Although it may be a bit rude to put it this way, climatologist James Hansen is the high priest of global warming alarmism. He once referred to coal trains as “death trains” that would be “no less gruesome than if they were boxcars headed to crematoria, loaded with uncountable irreplaceable species.”
Little matter. Dr. Hansen is also the man who has probably done more to put global warming on the global agenda than any other living human being.
And while he is occasionally given to rhetorically jumping the shark, his concerns are based on a lifetime of rigorous atmospheric research that has helped to define modern climatology.
In short, his views should be afforded, at the very least, a decent respect by critics and admirers alike.
And especially by admirers, at the moment.
A couple weeks ago Hansen, who until he retired earlier this year was head of the NASA Goddard Institute for Space Studies, together with three highly respected colleagues — NCAR’s Dr. Tom Wigley; Dr. Ken Caldeira, senior scientist with the Carnegie Institution’s Department of Global Ecology; and Dr. Kerry Emanuel, an atmospheric scientist at MIT — wrote a remarkable open letter to the world’s environmentalists, urging them to quit opposing nuclear energy in the interest of fighting global warming.
The letter, which is addressed to “those influencing environmental policy but opposed to nuclear power,” deserves far more attention than it has initially received and merits being quoted at length. Here are some of the relevant passages:
“As climate and energy scientists concerned with global climate change, we are writing to urge you to advocate the development and deployment of safer nuclear energy systems. We appreciate your organization’s concern about global warming, and your advocacy of renewable energy. But continued opposition to nuclear power threatens humanity’s ability to avoid dangerous climate change …
“Renewables like wind and solar and biomass will certainly play roles in a future energy economy, but those energy sources cannot scale up fast enough to deliver cheap and reliable power at the scale the global economy requires. While it may be theoretically possible to stabilize the climate without nuclear power, in the real world there is no credible path to climate stabilization that does not include a substantial role for nuclear power.
“We understand that today’s nuclear plants are far from perfect. Fortunately, passive safety systems and other advances can make new plants much safer. And modern nuclear technology can reduce proliferation risks and solve the waste disposal problem by burning current waste and using fuel more efficiently. Innovation and economies of scale can make new power plants even cheaper than existing plants. Regardless of these advantages, nuclear needs to be encouraged based on its societal benefits.
“Quantitative analyses show that the risks associated with the expanded use of nuclear energy are orders of magnitude smaller than the risks associated with fossil fuels. No energy system is without downsides. We ask only that energy system decisions be based on facts, and not on emotions and biases that do not apply to 21st century nuclear technology …”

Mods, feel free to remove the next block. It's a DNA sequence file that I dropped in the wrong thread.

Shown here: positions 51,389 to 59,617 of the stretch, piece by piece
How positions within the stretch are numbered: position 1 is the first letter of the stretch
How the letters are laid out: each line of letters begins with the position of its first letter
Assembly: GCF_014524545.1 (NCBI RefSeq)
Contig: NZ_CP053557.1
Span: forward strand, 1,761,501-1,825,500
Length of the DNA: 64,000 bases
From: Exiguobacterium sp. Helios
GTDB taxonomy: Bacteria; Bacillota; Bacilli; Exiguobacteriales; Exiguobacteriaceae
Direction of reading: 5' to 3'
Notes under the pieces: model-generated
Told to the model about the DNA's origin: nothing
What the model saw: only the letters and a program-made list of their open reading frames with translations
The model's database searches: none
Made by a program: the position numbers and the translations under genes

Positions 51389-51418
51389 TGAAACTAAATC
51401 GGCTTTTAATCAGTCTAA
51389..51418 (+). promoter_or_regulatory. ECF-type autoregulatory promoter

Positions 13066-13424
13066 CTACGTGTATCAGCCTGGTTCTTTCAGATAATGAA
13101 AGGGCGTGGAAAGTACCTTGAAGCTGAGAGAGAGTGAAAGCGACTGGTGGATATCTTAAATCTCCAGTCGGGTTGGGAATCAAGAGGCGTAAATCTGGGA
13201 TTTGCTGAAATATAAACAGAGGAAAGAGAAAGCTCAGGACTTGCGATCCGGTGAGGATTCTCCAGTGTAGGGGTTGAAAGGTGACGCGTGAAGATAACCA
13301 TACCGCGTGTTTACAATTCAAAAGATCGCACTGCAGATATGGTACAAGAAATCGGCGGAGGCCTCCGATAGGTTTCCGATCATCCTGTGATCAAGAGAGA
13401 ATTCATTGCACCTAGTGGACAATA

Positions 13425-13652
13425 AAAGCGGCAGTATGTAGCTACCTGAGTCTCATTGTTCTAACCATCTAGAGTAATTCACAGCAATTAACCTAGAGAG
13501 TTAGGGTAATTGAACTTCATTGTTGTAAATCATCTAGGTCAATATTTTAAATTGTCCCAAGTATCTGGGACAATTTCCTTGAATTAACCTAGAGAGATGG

The letter represents some long-overdue straight talk to environmentalists about what it will take to scale back global carbon dioxide emissions — starting with the fact that those who think alternative energy sources are up to the job of 1) replacing all fossil fuel sources of electric power, while 2) meeting the needs of a planetary population that’s growing at a rate of about 80 million people a year, 3) meeting the exploding demand for energy in China, India and the rest of the developing world, 4) meeting the increased demand for electricity driven by the introduction of new technologies like electric cars, 5) meeting the increased demand for electricity driven by the exploding demand for products needed to adapt to a warmer world, like air conditioners and desalination plants — are kidding themselves.
Hansen’s past apocalyptic warnings of climate change-induced extinctions may be overwrought, but there is no question that the damage from another Chernobyl or Fukushima would be orders of magnitude less than the damage associated with, say, a three- to sixfoot rise in sea level — and a lot easier to clean up. That much should be selfevident.
Environmentalists have been at a loss to explain why the world has become increasingly apathetic toward their warnings about the dangers of increased levels of carbon dioxide in the atmosphere, even as the science behind the warnings becomes more compelling. Personally, I’ve been willing to accept the science. But I’ve felt for years that demands for action against global warming that come without a full-throated defense of nuclear power should not be taken seriously.
Hansen and his colleagues seem to have come to similar conclusions, and as a result I’ll take their views on what should be done a lot more seriously than I have up to now.